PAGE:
PALO ALTO, Calif., July 20, 2015 /CNW/ -- Eiger BioPharmaceuticals Incorporated announced today the publication of results of the first Phase 2a study of lonafarnib in patients with chronic hepatitis delta virus (HDV) infection. The study was conducted at the National Institutes of Health (NIH) Clinical Center in Bethesda, Maryland. The double-blinded, randomized, placebo-controlled, dose ascending study evaluated two doses of lonafarnib, 100 mg twice daily and 200 mg twice daily for 28 days.
"The NIH Clinical Center has completed a study with significant implications for treatment of chronic hepatitis D, which often leads to cirrhosis and other life-threatening conditions," said Theo Heller, MD, a Principal Investigator at the National Institute of Diabetes and Digestive and Kidney Diseases, part of the NIH. "We are proud to have the results of this study published in The Lancet Infectious Diseases."
A decrease in HDV RNA viral levels was observed after treatment with lonafarnib for 28 days compared with placebo, including a statistically significant dose-dependent difference in decline in HDV RNA virus between the 100 mg twice daily and 200 mg twice daily doses compared with placebo (p = 0.03 and <0.0001, respectively). The decline in HDV RNA viral levels significantly correlated with serum lonafarnib drug levels, providing further evidence for the antiviral activity of lonafarnib in chronic HDV. In the study, lonafarnib was generally well tolerated, with the most common adverse events in the treatment group being gastrointestinal related.
"This is the first study evaluating lonafarnib, an oral therapy, in patients infected with HDV, and we are very pleased with the results," said David Cory, President and Chief Executive Officer of Eiger. "HDV is the most severe form of human viral hepatitis. Our goal is cure."
Lonafarnib is a well-characterized, late-stage, orally active inhibitor of farnesyl transferase, an enzyme involved in modification of proteins through a process called prenylation. HDV uses this host cell process inside liver cells to complete a key step in its life cycle. Lonafarnib inhibits the prenylation step of HDV replication inside liver cells and blocks the virus life cycle at the stage of assembly. Since prenylation is carried out by a host enzyme, there is a theoretical higher barrier to develop viral resistance mutations to lonafarnib therapy. Lonafarnib has been granted Orphan Drug Designation by the US FDA and European Medicines Agency (EMA), and Fast Track Designation by US FDA. Lonafarnib is not approved for any indication. Lonafarnib is licensed from Merck Sharpe & Dohme Corp. (known as MSD outside of the United States and Canada).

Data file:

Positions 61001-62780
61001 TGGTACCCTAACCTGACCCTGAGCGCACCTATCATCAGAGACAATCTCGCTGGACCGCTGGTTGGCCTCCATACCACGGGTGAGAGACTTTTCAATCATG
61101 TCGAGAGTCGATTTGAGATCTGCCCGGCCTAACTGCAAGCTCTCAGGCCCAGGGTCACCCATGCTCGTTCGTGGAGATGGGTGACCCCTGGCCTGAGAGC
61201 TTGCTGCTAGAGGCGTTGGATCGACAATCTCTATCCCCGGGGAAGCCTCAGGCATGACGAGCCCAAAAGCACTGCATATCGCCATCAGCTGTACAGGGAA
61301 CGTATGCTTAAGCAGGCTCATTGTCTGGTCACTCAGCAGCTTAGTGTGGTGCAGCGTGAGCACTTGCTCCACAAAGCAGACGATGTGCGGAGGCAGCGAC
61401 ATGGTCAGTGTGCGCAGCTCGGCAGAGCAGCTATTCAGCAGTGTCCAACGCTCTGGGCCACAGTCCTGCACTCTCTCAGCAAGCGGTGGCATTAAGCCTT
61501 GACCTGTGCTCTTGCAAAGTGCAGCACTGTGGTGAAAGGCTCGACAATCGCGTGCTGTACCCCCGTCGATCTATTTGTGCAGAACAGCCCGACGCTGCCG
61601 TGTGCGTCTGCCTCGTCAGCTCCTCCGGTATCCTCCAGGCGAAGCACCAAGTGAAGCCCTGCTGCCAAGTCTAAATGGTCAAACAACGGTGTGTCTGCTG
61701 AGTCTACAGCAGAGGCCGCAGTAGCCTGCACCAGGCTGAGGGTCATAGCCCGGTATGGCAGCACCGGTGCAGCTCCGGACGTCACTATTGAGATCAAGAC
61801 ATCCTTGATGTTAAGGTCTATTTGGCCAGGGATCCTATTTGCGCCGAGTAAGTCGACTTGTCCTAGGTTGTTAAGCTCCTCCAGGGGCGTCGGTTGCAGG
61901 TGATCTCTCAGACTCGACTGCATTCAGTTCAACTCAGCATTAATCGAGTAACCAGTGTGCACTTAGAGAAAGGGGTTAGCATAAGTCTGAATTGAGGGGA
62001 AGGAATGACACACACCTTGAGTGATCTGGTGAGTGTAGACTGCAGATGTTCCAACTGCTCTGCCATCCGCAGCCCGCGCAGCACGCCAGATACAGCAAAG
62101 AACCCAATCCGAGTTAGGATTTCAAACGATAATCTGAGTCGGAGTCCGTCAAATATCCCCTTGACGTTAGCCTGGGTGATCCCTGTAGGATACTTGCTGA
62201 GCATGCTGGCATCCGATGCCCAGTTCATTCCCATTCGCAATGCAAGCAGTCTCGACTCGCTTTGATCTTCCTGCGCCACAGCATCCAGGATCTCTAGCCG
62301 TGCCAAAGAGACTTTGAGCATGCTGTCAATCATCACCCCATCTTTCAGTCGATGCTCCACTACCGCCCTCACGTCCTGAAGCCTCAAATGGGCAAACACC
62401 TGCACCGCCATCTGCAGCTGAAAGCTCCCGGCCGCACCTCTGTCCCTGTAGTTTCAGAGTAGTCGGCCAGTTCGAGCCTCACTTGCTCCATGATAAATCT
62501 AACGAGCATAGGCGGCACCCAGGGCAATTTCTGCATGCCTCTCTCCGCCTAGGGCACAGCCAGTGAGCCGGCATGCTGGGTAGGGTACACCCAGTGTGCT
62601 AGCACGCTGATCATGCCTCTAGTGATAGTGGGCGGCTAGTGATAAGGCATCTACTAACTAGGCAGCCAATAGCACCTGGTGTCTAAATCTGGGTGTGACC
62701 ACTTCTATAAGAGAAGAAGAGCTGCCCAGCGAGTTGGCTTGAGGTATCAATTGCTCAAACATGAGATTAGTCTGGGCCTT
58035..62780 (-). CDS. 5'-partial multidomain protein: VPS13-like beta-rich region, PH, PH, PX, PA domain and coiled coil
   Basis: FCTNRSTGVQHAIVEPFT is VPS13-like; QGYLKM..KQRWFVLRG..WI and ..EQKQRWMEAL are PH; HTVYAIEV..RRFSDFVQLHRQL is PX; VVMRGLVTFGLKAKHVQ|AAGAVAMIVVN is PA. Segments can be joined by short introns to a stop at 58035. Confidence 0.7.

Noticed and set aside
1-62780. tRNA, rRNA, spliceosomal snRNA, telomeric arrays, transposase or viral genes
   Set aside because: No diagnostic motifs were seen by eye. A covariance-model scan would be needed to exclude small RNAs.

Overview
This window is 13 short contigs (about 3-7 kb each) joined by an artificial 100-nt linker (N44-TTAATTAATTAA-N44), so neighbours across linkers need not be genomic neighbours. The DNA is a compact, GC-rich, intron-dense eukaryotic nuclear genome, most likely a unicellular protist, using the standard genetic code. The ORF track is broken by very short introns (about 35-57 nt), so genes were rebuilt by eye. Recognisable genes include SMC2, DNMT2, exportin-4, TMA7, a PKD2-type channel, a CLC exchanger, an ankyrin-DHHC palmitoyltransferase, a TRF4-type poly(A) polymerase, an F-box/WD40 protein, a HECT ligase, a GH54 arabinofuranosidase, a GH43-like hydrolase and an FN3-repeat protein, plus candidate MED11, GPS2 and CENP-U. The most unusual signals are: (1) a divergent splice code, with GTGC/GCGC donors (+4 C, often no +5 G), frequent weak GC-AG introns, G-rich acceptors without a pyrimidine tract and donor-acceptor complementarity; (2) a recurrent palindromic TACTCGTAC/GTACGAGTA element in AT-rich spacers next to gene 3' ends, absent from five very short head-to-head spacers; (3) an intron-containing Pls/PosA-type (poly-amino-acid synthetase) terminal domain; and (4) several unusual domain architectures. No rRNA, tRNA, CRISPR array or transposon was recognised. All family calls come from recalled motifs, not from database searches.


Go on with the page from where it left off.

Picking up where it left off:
About Hepatitis Delta
Hepatitis Delta is caused by infection with the hepatitis delta virus (HDV) and is considered to be the most severe form of viral hepatitis in humans. Hepatitis D occurs only as a co-infection in individuals harboring hepatitis B (HBV). Hepatitis D leads to more severe liver disease than HBV alone and is associated with accelerated liver fibrosis, liver cancer, and liver failure. Hepatitis D is a disease with a significant impact on global health affecting ~15 million people worldwide. The prevalence of HDV varies between different parts of the world. Globally, HDV infection is reported to be 5-6% of chronic hepatitis B carriers. In some parts of the world, including certain areas of China, Mongolia, Russia, Central Asia, Turkey, Africa, and South America, HDV prevalence as high as 70% has been reported in HBV infected patients.
Eiger is a privately held biotechnology company focused on the research, development and commercialization of innovative therapies in viral hepatitis. The company is focused on developing lonafarnib for the treatment of hepatitis delta virus (HDV), the most severe form of viral hepatitis. For additional information about Eiger and its R&D pipeline, please visit www.eigerbio.com.
Investors: Jim Shaffer, Eiger Bio, Inc., 919-345-4256, firstname.lastname@example.org
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SOURCE Eiger BioPharmaceuticals, Inc.